how to pass hazard perception test

Before you start the hazard perception test, you’ll be shown a video about how it works.
You do not lose points if you click and get it wrong. However, you will not score anything if you click continuously or in a pattern.

How to pass hazard perception test
You have to pass the Hazard Perception Test to move from a learner’s permit to a P1 provisional licence.

  • You can do the test at any Customer Service Centre. You must book first by calling 13 10 84. When you book you must give your learner’s permit number.
  • You must pay a fee every time you take the test. You can pay the fee by credit card when you book, or by cash, debit or credit card if you visit a Customer Service Centre.
  • You do the test on a computer, but you don’t need computer skills.
  • The test checks your ability to deal with risky driving situations.
  • You’ll look at film clips of real traffic situations. You’ll be asked to show what you would do in these situations.
  • You can practice the test here on the My Licence website.
  • If you fail the test you can take it again straight away if a spot is available.

How to pass hazard perception test
Before you start the actual hazard perception test at the test centre, you’ll be shown a video about how it works.
The video clip below is the Official DVSA guide to how the hazard perception part of the theory test works – including when you should click, how the scores are worked out and what you need to do to pass. It also helps explain how the hazard perception test is marked with explanations about the ‘marking window’ and how to watch the clips for hazards.

The Hazard Perception Test (HPT) is an online computerised test that measures a person’s ability to detect and respond to potentially dangerous situations on the road. Research shows the value of HPT in predicting subsequent crash risk, including some evidence that found those drivers who failed HPT at least twice were more likely to be involved in a crash compared to those who passed on their first attempt.
The practice test allows you to attempt examples that are like the actual HPT. This will give you some practice on what to look out for in the test, as well as get a feel for how the test functions.

Once it’s available, you will be able to sit the hazard perception test from three months prior to your earliest P1 Assessment date.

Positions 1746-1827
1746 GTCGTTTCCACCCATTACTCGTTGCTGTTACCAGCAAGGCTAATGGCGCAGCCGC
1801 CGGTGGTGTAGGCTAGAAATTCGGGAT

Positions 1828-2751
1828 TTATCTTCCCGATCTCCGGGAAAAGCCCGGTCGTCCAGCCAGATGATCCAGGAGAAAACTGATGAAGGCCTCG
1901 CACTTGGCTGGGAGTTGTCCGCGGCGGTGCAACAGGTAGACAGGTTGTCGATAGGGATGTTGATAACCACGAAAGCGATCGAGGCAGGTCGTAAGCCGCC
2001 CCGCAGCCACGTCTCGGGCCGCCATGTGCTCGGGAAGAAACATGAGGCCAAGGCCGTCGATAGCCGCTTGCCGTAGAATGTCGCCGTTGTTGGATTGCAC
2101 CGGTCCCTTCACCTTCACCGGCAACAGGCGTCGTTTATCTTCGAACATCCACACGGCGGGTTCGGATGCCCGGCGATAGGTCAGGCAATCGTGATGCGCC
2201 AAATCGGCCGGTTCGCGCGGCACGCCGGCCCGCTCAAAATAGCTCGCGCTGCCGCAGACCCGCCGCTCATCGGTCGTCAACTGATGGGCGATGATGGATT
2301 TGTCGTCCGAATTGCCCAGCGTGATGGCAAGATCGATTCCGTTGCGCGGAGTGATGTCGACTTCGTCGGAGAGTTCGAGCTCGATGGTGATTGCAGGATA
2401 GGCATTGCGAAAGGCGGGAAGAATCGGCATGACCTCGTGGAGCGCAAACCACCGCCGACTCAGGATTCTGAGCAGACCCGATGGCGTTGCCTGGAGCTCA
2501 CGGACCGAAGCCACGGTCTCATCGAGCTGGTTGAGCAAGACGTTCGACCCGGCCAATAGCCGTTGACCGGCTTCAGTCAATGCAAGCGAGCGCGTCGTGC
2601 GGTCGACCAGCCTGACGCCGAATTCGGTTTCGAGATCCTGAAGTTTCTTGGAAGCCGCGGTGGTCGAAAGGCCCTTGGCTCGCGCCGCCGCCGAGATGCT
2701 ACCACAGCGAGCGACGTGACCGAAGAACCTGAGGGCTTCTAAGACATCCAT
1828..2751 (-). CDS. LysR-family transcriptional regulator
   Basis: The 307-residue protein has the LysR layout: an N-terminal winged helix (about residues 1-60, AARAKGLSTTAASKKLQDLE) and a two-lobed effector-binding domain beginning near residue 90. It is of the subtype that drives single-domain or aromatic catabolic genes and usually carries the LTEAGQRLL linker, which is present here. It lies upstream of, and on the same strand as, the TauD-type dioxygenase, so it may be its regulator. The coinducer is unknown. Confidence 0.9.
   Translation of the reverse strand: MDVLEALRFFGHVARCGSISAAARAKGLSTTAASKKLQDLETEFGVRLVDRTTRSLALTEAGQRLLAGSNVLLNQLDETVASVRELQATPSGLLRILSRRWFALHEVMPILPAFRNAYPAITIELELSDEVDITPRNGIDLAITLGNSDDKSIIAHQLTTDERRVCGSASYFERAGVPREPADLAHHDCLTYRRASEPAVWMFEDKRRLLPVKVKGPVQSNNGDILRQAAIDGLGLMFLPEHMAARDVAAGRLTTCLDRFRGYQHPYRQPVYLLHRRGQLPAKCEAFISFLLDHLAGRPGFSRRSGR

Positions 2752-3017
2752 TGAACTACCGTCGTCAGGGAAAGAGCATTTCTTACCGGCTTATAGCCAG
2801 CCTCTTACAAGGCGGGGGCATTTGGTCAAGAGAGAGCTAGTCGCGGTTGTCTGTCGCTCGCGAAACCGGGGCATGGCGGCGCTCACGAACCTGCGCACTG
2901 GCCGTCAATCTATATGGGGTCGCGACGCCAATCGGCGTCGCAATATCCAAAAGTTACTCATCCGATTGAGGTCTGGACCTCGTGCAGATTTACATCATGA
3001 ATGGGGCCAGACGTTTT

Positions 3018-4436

Hazard perception skills are necessary for safe driving. The hazard perception test is used to assess a driver’s ability to see and respond to the hazards they will face when driving.

The test features video clips of different traffic situations and is used to measure your ability to judge road hazards and make safe driving decisions.
You can take the hazard perception test six months after getting your learner’s permit. You must be aged at least 16½.

How to pass hazard perception test
Before taking a practical driving test a learner driver must pass the theory and hazard perception tests.

  • Highway Code
  • The Official Theory Test for cars and motorcycles
  • The CD ROM
  • The Driving Test
  • Driving Manual
  • The Motorcycle Manual
  • Know your traffic signs

You can take the hazard perception test six months after getting your learner’s permit. You must be aged at least 16½.
Sitting the test for the first time costs $23.60 and $16.75 each time you re-sit the test. Payment is made at the centre or regional agent.

How to pass hazard perception test
Listed below are a number of books and a CD Rom which will help prospective learner drivers to prepare for the theory and hazard perception test. These books are available from most book shops on the Island.
With ever increasing levels of traffic on the Island’s roads it is important that learner drivers have a basic understanding of the rules of the road before they pass their practical driving test.

The average score is 4/10, meaning that the majority of Brits would not pass the test.
After taking the test, you can see see how you measure up with the rest of the British public. And if you got a few questions wrong, don’t worry, you’re in good company and can always give it another try!


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